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It’s time to forget the past – Fashola

…as Sosan decries child abuse
By Kenneth Ehigiator, Prince Osuagwu & Gbenga Akanmu
Governor Babatunde Fashola of Lagos State, yesterday, charged Nigerians to stop mourning the past and look at the challenges ahead of the country as she celebrates 50 years of nationhood.

Also the Deputy Governor of Lagos State, Mrs. Sarah Sosan, has urged children not to allow themselves to be abused as they are the future of the nation. She gave this charge in Lagos yesterday at Emzor’s Wellness Club Walk for Life, a platform established in schools to reach out and interact with the nation’s  future leaders.

The governor also assured Lagos residents that the pace of development had not slowed down as alleged by people in some quarters, noting that government’s decision to tarry was to allow the wet season to subside so as not to waste the state’s resources.

Fashola, who spoke in an interview with newsmen at the presidential wing of the Murtala Muhammed Airport, Ikeja, Lagos, said the focus of the leadership of the country and the people should be on how to engage the present, with regards to the development of the country.

Fashola said it was unwise to dwell on the past and allow the present and future development of the country slip by.

He said: “There is life, there is hope and I believe that what lies ahead of us, really, is more important than what we have put behind us and I think we should focus more in engaging with the present and the future rather than mourning the past.”

Info portal

To keep accurate record and information of Nigeria’s activities, particularly the independence celebration today, a Nigerian information technology strategist company, Ibn International Ltd, yesterday, launched an online portal www.nigeriabusinessfile.com.

The website is the first country-branded and a massive central data source for authentic information about Nigeria.  Chief Executive Officer of the company, Mr. John Ulo-Edumoh, said the website was a vast compilation of data from well researched and reliable sources, adding that it would liberate Nigerians from information bankruptcy.

Lagos House Speaker on Nigeria @ 50

Speaker of the Lagos State House of Assembly, Mr. Adeyemi Ikuforiji, has said that Nigeria must solve the basic challenges of electricity, transportation and education in order to develop the country.

Commenting on the 50th anniversary of the nation’s independence, yesterday, during plenary session, Ikuforiji declared that these challenges could be solved but for the selfish interest and greed on the part of those in positions of authority.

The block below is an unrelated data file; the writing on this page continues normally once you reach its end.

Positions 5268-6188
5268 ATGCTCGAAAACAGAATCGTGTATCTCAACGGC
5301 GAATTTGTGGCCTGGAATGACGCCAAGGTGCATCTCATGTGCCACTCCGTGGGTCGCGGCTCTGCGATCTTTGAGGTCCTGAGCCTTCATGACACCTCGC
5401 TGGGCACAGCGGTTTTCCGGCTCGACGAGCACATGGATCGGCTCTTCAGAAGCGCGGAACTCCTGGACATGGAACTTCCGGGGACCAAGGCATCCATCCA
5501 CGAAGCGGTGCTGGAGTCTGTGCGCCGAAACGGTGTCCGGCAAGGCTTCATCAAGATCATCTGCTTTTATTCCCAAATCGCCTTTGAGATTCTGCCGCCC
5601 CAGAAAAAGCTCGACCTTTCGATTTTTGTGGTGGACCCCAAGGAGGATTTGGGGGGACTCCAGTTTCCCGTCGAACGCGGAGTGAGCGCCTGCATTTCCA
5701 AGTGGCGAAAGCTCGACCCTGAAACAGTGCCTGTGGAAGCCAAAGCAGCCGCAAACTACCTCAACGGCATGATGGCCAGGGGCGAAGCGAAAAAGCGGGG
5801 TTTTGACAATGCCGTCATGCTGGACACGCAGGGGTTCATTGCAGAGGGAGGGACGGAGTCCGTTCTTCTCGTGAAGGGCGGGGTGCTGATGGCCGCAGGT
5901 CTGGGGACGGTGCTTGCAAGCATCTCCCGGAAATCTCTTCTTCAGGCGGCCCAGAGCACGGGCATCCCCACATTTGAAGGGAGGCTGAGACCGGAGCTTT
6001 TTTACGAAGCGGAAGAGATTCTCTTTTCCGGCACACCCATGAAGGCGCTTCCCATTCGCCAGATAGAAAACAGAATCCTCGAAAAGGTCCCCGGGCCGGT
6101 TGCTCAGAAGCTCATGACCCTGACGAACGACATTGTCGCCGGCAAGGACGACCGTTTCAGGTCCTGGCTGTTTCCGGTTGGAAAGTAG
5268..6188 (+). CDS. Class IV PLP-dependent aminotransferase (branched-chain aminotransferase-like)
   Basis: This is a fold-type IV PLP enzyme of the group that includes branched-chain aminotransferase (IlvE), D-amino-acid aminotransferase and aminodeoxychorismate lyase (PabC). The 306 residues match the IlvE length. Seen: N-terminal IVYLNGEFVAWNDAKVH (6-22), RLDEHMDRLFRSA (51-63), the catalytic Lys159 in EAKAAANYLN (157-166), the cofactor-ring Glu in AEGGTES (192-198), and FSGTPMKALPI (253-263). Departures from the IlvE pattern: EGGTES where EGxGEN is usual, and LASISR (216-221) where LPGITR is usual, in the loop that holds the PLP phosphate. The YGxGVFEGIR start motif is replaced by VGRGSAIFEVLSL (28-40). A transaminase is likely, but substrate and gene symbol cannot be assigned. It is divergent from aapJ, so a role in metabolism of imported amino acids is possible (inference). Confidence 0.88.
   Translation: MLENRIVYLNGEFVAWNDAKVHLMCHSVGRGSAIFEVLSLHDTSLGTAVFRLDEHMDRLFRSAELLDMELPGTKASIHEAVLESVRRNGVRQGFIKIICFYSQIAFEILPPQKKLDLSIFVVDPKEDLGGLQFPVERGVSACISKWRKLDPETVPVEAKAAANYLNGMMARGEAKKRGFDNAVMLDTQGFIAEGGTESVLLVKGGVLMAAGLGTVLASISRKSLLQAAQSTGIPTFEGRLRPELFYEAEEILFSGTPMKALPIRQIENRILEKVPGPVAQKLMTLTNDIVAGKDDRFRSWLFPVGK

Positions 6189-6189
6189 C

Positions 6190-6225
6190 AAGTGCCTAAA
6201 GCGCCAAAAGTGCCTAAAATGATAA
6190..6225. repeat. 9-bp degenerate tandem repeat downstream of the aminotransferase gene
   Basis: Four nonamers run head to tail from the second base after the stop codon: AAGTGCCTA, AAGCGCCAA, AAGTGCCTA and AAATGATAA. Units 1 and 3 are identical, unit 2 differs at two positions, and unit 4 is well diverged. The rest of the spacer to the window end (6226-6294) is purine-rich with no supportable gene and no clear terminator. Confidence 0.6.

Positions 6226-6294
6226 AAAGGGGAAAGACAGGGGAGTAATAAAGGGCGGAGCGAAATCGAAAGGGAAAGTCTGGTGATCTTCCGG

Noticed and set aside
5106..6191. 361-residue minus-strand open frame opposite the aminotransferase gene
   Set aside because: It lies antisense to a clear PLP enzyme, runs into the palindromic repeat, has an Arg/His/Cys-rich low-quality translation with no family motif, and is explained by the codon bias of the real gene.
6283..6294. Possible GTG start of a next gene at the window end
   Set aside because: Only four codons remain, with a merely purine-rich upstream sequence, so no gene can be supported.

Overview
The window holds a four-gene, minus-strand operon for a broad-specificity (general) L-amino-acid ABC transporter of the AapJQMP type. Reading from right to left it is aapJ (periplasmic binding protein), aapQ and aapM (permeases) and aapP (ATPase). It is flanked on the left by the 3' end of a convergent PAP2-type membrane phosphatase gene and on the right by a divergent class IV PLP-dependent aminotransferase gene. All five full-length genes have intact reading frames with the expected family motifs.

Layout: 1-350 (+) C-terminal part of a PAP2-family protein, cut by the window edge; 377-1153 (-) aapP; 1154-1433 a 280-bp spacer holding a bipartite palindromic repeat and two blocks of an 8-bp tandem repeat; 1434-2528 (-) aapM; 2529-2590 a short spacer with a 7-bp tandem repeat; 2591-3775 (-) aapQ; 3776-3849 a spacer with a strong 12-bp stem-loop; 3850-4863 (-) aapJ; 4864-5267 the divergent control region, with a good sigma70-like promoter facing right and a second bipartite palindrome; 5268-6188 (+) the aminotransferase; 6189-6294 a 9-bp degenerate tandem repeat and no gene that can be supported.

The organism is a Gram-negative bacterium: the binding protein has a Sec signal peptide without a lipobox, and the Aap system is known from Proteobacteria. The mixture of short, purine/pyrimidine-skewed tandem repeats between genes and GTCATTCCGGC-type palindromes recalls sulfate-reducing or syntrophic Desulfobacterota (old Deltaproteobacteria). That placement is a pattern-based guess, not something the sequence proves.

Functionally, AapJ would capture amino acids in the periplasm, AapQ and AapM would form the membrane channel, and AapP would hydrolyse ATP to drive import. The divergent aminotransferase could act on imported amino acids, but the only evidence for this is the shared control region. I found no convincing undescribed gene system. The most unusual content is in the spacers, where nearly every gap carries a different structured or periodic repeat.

caused the problems.

He called for a reorientation of Nigerians and challenged the youth to do away with actions inimical to the development of the country and chart a new path that would lead to the country’s greatness.

According to him, developing the country was a “collective responsibility and not only that of the leaders,” adding  that nevertheless the country has cause to celebrate.

Sosan decries child abuse

Deputy Governor of Lagos State, Mrs. Sarah Sosan, has urged children not to allow themselves to be abused as they are the future of the nation. She gave this charge in Lagos yesterday at Emzor’s Wellness Club Walk for Life, a platform established in schools to reach out and interact with the nation’s  future leaders.

Represented by Mrs. Folorunsho Ogunlana, the Deputy Governor said child abuse was one of the nation’s most serious problems that occur at every socio-economic level and must be tackled headlong.

She said: “Each day in Nigeria, one or more children die as a result of child abuse, and three out of four of these victims are under the age of four.

“Studies have  shown  the link between child abuse and neglect of children and a wide range of medical, emotional, and behavioural disorders such as depression, alcohol abuse, drug addiction and juvenile delinquency.”

Also speaking at the event, Mrs. Kehinde Komolafe, Head, Enlightenment & Public Unit of the National Agency for Prohibition of Traffic in Persons and other Related Matters, NAPTIP, noted that child abuse was often as a result of  negligence on the part of parents.

Komolafe  added poverty was one of the pre-conditions for child abuse, “child trafficking can occur when children are abducted from the streets, sold into sexual slavery and forced marriage by relatives, or in any place where traffickers, prey upon a child’s vulnerabilities.”

She added “most women in prostitution are trafficked into the sex industry as children. 75-80 percent of women in prostitution were sexually abused as children.

So we are pleading to you, children and parents that whenever you see those involved in child abuse or child trafficking, you should let us know about it so that those involved can be arrested.”


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